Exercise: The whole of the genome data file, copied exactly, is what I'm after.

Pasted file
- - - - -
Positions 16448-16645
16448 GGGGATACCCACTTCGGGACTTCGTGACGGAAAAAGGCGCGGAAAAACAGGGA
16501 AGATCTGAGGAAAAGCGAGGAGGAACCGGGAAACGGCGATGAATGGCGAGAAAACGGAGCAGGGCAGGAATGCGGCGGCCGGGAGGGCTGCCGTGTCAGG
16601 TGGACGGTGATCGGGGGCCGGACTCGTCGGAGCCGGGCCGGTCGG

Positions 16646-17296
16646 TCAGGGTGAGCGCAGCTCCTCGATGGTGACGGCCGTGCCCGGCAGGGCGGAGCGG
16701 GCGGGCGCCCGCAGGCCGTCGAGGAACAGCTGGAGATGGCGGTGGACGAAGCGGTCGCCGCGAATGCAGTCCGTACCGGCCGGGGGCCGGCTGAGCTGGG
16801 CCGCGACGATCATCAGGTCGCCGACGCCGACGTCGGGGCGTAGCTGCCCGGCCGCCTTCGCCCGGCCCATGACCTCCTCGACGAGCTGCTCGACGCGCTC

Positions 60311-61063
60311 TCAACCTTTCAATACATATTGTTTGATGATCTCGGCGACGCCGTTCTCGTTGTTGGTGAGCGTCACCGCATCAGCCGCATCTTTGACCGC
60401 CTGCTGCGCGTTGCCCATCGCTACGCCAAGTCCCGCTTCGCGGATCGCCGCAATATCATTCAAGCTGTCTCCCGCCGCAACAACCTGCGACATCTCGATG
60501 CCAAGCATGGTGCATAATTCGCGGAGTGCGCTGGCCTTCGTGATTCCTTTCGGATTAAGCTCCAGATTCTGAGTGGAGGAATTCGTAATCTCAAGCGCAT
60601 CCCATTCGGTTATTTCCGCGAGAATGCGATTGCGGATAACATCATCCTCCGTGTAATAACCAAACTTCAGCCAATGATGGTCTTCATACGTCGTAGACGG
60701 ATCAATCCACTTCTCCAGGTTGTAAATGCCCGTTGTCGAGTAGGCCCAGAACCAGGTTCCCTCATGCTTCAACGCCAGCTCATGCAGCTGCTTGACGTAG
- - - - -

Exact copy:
Positions 16448-16645
16448 GGGGATACCCACTTCGGGACTTCGTGACGGAAAAAGGCGCGGAAAAACAGGGA
16501 AGATCTGAGGAAAAGCGAGGAGGAACCGGGAAACGGCGATGAATGGCGAGAAAACGGAGCAGGGCAGGAATGCGGCGGCCGGGAGGGCTGCCGTGTCAGG
16601 TGGACGGTGATCGGGGGCCGGACTCGTCGGAGCCGGGCCGGTCGG

Positions 16646-17296
16646 TCAGGGTGAGCGCAGCTCCTCGATGGTGACGGCCGTGCCCGGCAGGGCGGAGCGG
16701 GCGGGCGCCCGCAGGCCGTCGAGGAACAGCTGGAGATGGCGGTGGACGAAGCGGTCGCCGCGAATGCAGTCCGTACCGGCCGGGGGCCGGCTGAGCTGGG
16801 CCGCGACGATCATCAGGTCGCCGACGCCGACGTCGGGGCGTAGCTGCCCGGCCGCCTTCGCCCGGCCCATGACCTCCTCGACGAGCTGCTCGACGCGCTC

Positions 60311-61063
60311 TCAACCTTTCAATACATATTGTTTGATGATCTCGGCGACGCCGTTCTCGTTGTTGGTGAGCGTCACCGCATCAGCCGCATCTTTGACCGC
60401 CTGCTGCGCGTTGCCCATCGCTACGCCAAGTCCCGCTTCGCGGATCGCCGCAATATCATTCAAGCTGTCTCCCGCCGCAACAACCTGCGACATCTCGATG
60501 CCAAGCATGGTGCATAATTCGCGGAGTGCGCTGGCCTTCGTGATTCCTTTCGGATTAAGCTCCAGATTCTGAGTGGAGGAATTCGTAATCTCAAGCGCAT
60601 CCCATTCGGTTATTTCCGCGAGAATGCGATTGCGGATAACATCATCCTCCGTGTAATAACCAAACTTCAGCCAATGATGGTCTTCATACGTCGTAGACGG
60701 ATCAATCCACTTCTCCAGGTTGTAAATGCCCGTTGTCGAGTAGGCCCAGAACCAGGTTCCCTCATGCTTCAACGCCAGCTCATGCAGCTGCTTGACGTAG